With the advancements in measuring and understanding mechanisms of BP-related pathology, additional longitudinal studies with repeated MRI imaging will aid in developing more precise treatment strategies for younger people, where the prevalence of hypertension is increasing. We noted that at-risk groups (ie, moderate-increasing and elevated-increasing) had disproportionately higher Black participants. It is known Black individuals have higher rates of hypertension, and exposure to risk factors for hypertension, such as disparities in socioeconomic environments and access to health care, may play a role.36 Further mechanistic studies with larger samples are needed to investigate whether race, sex, or other sociobehavioral factors modulate the effect of BP trajectory on brain outcomes. Even though our results suggest that the adverse associations of increasing BP with brain outcomes were not significant after adjustment of antihypertensive medication use, future work incorporating a time-varying design is needed to confirm the modulating effect of antihypertensive medication.

    Strengths and Limitations

    Our study had several strengths. We studied the associations of young adulthood BP trajectories with brain MRI outcomes in midlife in a large, well-characterized biracial cohort. Such studies are needed, given the robust data suggesting elevated BP in midlife increases the risk for several late-life adverse brain outcomes. Moreover, we were able to estimate more robust trajectories based on the large number of cohort members who have been followed up to 25 years. These estimates were applied to a relatively large number of participants in the MRI data at year 25 and year 30 examinations.

    This study also had several limitations. The MRI sample was a healthier group and included fewer Black participants than those who did not participate in the MRI substudy, which may have caused selection bias toward lower-risk participants. Even though more BP measurements would probably lead to more precise trajectory assignments, we included participants with 3 out of 8 BP measurements in the trajectory modeling. Nevertheless, in our study, the mean number of BP measurements is 7 in all trajectory groups, which indicates that the missingness of BP measurements was unlikely to change our results. A previous CARDIA study with a similar research design also found consistent trajectory assignments using imputed BP measurements.12

    In addition, we did not examine the modulatory effect of sex or race on the association between trajectory group and brain outcomes because of a power issue (ie, small sample size for moderate-increasing and elevated-increasing groups). We found some discrepancies between results across 3 BP traits. MAP trajectories captured some of the integrated effects of SBP and DBP on vascular health but small sample size in certain trajectory groups may have limited our power to detect associations with SBP and DBP trajectories, and therefore these findings likely underestimated true associations. Residual confounding was possible due to measurement error and imperfectly self-reported health behaviors, particularly for physical activity.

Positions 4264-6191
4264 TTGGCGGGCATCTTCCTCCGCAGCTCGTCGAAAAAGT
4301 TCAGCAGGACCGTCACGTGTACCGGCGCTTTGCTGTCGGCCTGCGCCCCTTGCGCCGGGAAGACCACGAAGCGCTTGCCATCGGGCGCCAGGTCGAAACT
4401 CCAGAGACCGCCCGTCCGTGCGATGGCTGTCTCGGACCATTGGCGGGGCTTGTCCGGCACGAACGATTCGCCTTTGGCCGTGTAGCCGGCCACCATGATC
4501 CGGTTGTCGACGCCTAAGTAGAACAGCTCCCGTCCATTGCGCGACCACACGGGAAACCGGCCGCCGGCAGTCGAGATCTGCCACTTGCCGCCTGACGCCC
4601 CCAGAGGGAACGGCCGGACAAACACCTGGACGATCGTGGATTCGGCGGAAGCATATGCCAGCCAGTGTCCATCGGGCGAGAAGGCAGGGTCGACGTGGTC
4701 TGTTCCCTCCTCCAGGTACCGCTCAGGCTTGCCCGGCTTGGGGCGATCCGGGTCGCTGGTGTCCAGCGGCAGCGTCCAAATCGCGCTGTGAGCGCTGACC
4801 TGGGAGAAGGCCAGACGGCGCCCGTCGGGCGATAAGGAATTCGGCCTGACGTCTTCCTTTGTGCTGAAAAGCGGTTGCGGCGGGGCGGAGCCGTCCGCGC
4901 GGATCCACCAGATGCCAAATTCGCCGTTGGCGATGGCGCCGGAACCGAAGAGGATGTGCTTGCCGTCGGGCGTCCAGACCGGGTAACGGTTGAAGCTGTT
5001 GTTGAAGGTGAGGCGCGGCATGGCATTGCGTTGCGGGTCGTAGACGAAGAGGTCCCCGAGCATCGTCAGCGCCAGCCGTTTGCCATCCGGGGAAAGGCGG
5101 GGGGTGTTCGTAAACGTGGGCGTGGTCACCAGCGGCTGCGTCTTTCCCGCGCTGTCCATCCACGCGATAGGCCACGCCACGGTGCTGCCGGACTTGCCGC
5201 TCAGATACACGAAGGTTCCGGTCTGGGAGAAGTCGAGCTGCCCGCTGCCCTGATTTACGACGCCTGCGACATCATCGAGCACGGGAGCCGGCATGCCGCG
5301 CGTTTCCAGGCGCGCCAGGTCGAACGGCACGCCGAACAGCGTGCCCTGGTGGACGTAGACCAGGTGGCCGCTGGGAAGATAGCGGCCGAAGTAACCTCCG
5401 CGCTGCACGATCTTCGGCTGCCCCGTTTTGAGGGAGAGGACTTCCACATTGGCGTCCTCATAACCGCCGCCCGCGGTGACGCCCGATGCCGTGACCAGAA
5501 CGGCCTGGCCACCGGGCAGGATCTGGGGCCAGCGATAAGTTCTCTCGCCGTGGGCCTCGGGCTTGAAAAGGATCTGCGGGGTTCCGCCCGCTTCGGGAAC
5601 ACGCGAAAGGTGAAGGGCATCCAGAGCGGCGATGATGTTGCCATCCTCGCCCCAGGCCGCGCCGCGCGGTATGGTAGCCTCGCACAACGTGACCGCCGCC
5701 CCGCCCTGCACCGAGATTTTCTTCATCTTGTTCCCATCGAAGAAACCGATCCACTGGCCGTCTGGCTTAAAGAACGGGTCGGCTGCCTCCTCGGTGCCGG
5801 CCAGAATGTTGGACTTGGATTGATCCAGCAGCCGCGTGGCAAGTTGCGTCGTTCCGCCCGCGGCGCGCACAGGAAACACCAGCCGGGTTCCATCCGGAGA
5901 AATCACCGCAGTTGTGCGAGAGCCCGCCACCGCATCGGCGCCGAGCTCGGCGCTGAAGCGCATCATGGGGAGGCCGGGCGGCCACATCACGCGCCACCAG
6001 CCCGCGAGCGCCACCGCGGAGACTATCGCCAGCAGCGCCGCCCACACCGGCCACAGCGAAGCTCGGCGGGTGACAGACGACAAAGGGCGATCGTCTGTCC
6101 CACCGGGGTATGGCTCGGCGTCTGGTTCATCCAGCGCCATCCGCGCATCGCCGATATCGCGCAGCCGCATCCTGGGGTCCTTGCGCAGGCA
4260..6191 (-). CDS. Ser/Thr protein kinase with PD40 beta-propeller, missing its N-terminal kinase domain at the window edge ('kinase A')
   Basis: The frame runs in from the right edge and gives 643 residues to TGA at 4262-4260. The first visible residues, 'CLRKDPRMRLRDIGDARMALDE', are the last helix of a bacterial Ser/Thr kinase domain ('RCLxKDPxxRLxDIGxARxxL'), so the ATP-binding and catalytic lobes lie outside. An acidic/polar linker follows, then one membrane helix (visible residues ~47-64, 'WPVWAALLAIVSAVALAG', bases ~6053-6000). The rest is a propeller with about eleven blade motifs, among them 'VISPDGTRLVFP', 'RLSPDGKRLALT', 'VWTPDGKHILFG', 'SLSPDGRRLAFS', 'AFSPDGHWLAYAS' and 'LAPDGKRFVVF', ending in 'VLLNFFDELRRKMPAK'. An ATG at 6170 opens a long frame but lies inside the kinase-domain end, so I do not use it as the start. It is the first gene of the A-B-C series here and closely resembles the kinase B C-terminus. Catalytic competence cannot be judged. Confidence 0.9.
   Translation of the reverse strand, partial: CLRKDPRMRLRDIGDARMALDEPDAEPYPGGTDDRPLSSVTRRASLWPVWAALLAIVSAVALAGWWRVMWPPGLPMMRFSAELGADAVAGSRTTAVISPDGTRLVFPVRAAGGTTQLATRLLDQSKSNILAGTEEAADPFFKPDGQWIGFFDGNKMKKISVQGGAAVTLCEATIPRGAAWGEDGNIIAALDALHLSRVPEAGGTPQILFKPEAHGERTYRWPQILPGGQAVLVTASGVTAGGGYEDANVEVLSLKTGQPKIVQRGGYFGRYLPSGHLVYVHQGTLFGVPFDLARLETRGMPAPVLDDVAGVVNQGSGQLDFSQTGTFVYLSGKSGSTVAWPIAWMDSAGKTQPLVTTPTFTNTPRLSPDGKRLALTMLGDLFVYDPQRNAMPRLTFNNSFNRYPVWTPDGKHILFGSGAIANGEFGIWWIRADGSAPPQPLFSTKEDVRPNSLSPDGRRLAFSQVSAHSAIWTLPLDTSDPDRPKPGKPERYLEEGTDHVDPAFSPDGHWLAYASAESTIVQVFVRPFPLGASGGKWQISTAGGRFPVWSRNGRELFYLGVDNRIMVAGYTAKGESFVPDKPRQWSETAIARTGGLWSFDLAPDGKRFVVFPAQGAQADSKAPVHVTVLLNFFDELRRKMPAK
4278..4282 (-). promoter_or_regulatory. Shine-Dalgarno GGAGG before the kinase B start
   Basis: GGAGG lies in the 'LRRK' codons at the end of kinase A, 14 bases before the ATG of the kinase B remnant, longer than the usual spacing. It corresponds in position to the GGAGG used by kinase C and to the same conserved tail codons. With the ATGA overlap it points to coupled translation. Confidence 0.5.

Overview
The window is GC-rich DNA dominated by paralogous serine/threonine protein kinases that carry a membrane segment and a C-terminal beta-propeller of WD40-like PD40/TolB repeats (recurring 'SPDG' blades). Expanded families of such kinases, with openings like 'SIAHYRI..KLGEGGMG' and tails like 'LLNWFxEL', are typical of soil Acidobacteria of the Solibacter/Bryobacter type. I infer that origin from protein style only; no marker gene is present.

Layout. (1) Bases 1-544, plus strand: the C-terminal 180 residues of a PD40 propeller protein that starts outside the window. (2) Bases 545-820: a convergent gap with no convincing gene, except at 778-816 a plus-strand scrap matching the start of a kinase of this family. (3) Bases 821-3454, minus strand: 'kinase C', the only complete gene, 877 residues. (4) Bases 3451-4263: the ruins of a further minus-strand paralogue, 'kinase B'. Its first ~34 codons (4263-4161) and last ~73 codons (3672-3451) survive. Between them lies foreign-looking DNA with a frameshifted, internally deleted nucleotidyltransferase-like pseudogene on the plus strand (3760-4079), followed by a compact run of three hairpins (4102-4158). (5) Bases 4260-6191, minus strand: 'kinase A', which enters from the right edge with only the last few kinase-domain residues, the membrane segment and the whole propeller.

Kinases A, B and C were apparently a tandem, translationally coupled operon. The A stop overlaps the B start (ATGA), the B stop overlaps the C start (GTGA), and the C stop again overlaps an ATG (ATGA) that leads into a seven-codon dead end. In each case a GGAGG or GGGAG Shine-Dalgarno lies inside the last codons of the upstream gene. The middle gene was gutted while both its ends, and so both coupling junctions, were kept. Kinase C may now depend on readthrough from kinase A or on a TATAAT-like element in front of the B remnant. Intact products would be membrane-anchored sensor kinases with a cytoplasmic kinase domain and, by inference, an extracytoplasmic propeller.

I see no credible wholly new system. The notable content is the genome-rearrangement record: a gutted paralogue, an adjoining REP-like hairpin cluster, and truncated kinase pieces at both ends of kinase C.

Conclusions

    This study showed that moderate-increasing and elevated-increasing BP trajectories during early adulthood are associated with differences in structural brain outcomes as early as midlife. Taken together with evidence from late-life studies, preventing BP increases during young adulthood to middle age may be a promising strategy for prevention of dementia.

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    Article Information

    Accepted for Publication: January 14, 2022.

    Published: March 10, 2022. doi:10.1001/jamanetworkopen.2022.1175

    Open Access: This is an open access article distributed under the terms of the CC-BY License. © 2022 Hu YH et al. JAMA Network Open.

    Corresponding Author: Lenore J. Launer, PhD, Laboratory of Epidemiology and Population Sciences, National Institute on Aging, 251 Bayview Blvd, Baltimore, MD 21224 (launerl@nia.nih.gov).

    Author Contributions: Drs Launer and Hu had full access to all the data in the study and take responsibility for the integrity of the data and the accuracy of the data analysis.

    Concept and design: Hu, Halstead, Bryan, Sidney, Launer.

    Acquisition, analysis, or interpretation of data: All authors.

    Drafting of the manuscript: Hu, Halstead, Sidney.

    Critical revision of the manuscript for important intellectual content: Hu, Halstead, Bryan, Schreiner, Jacobs, Lewis, Launer.

    Statistical analysis: Hu, Halstead.

    Obtained funding: Bryan, Schreiner, Lewis.

    Administrative, technical, or material support: Bryan, Schreiner, Lewis.

    Supervision: Bryan, Launer.

    Conflict of Interest Disclosures: None reported.

    Funding/Support: The Coronary Artery Risk Development in Young Adults (CARDIA) Study is conducted and supported by the National Heart, Lung, and Blood Institute (NHLBI) in collaboration with the University of Alabama at Birmingham (Nos. HHSN268201800005I and HHSN268201800007I), Northwestern University (HHSN268201800003I), University of Minnesota (HHSN268201800006I), and Kaiser Foundation Research Institute (HHSN268201800004I). CARDIA was also partially supported by the Intramural Research Program of the National Institute on Aging (NIA) and an intra-agency agreement between NIA and NHLBI (AG0005).

    Role of the Funder/Sponsor: This manuscript has been reviewed by CARDIA for scientific content. The funders had no role in the design and conduct of the study; collection, management, analysis, and interpretation of the data; preparation or approval of the manuscript; and decision to submit the manuscript for publication.